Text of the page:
As reported in our earlier application Ser. No. 09/861,393, filed on May 18, 2001, it has been found important during carbonation to add the dispersion of metal base, liquid hydrocarbon and aliphatic alcohol in relative amounts at a controlled rate to produce the stable haze free liquid reaction product. There are a number of reasons which are believed to contribute to the formation of a stable haze free liquid which is then filterable to remove impurities and byproducts of the reaction. Up to the discoveries made in accordance with the principles of this invention, it was not considered possible to make in a practical or commercial operation an overbased calcium fatty acid salt, for example, that may be filtered at commercial or practical rates to remove unwanted impurities and byproducts of the reaction to produce a shelf stable haze free liquid. In contrast, it has been found that by the continuous addition of the dispersion or slurry of base du ring carbonation, such results are achievable. It is believed that the metal base slurry prevents the formation of undesirable calcium carbonate crystals or byproducts in the desired overbased metal salt. These undesirable moieties prevent the formation of stable haze free products which are filterable. In other words, the metal base slurry is added at a controlled rate which does not exceed the rate of the desired product-forming reaction. The reaction is controlled by continuous or incremental addition of the metal base to make the calcium ions immediately available for the desired reaction as opposed to allowing the metal base, for example lime, to react and form a byproduct. Excessive byproduct or lime coated with calcium carbonate is believed to render the liquid product unfilterable. Using this procedure, the pH is controlled during the reaction so that the fatty acid is neutralized and the pH rises to about 10-12 with the continued addition of base to produce dissolved metal ion which reacts with CO2 during carbonation to produce the desired product. It is believed if the reaction rate is not controlled, and the base is not dissolved, then solid base reacts or is coated with calcium carbonate to form undesirable byproducts. The formation of undesirable byproducts of the reaction renders the final product unstable and unfilterable.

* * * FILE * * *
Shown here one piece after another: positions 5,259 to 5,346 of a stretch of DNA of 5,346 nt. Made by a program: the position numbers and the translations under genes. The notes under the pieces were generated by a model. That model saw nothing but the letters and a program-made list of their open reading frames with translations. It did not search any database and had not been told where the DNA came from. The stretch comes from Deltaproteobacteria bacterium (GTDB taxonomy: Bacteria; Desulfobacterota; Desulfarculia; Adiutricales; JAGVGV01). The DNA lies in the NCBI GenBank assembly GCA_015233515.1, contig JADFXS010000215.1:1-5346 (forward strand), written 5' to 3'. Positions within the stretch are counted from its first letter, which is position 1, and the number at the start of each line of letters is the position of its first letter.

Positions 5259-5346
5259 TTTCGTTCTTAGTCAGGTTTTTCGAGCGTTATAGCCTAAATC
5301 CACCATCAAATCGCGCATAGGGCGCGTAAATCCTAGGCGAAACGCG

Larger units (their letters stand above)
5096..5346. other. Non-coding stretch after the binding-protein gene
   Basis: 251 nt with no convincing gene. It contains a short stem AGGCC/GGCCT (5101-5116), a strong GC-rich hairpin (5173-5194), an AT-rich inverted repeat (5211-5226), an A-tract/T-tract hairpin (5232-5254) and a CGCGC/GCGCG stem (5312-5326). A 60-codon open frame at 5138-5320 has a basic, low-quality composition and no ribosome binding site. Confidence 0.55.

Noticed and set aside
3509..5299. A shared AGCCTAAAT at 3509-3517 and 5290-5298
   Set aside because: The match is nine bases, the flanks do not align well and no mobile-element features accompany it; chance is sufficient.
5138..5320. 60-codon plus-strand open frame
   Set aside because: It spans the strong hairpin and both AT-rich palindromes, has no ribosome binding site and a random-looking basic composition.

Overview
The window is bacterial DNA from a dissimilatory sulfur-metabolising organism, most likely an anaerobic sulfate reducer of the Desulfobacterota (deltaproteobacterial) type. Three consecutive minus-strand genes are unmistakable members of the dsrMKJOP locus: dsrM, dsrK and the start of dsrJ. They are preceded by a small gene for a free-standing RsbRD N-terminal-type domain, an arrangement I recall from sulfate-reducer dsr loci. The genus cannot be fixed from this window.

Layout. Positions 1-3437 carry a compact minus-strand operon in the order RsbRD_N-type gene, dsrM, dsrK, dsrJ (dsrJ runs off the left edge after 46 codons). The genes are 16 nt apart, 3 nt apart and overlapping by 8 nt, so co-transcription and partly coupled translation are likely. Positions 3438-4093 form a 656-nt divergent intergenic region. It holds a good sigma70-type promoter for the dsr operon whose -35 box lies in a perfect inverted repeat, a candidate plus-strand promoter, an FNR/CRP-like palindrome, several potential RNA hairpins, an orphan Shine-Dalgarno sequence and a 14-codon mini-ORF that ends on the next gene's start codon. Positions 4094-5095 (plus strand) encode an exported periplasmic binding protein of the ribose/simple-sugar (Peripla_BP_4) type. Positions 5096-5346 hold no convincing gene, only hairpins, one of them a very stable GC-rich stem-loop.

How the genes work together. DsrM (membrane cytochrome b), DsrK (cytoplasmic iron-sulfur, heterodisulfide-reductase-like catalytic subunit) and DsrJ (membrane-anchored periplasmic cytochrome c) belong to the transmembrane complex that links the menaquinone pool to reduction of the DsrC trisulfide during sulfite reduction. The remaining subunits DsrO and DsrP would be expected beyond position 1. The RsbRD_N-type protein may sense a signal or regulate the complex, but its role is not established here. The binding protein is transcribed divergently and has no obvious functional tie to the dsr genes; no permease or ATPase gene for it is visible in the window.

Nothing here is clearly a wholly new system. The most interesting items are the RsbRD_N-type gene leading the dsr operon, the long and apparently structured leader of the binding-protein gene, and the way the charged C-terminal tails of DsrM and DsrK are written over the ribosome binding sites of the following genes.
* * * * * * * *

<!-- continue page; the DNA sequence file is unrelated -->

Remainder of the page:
It has now been found that powdered overbased amorphous salts may be produced from the haze free liquids of the overbased alkaline earth metal fatty acid salts. These powders are suitable for use in many products, including lubricants, catalysts, oil well compositions, animal nutrition and cosmetics. They are particularly useful in making mixed metal stabilizer compositions with zinc, cadmium or alkyltin carboxylates. Other metal compound stabilizers that are well known may be used where the metal component can also be barium, calcium, strontium, lead, bismuth or antimony, and mixtures thereof. The mixed metal stabilizer compositions provide heat and/or light stability to vinyl halide resins such as polyvinyl chloride (PVC), and the like.
A number of benefits are obtained by the powdered products and processes of this invention. The powders provide shelf stable overbased alkaline earth metal fatty acid salts. In particular, shelf stabilities are achieved with the powders being free of phenol and phenolic derivatives such as phenolic reaction products. This is an especially desirable advantage in view of the efforts of the trade to reduce or eliminate such phenolic products because of environmental concerns. Also, as developed above, such phenols are a source of color development. In addition, enhanced shelf stability for the powders and mixed metal stabilizer compositions of the invention have been demonstrated over presently commercially available products. In particular, presently available liquid overbased calcium fatty acid carboxylates exhibit the development of turbidity or haze, whereas the powdered compositions of this invention remain stable over extended periods of time. The isolated powders of this invention also allow easy handling and storage. The powders may be dispersed in liquid hydrocarbons and other solvents to form haze free liquids. Thus, the redispersion of the powders is not restricted to certain media. The promoters and reaction diluents are removed from the powders. Also, higher concentrations of up to about 25% of calcium, for example, are achievable upon redispersion. When the mixed metal stabilizer systems containing powdered overbased barium or calcium carboxylates are employed in vinyl halide polymers, they exhibit better compatibilities with improvements in thermal stability, clarity and plate out resistance.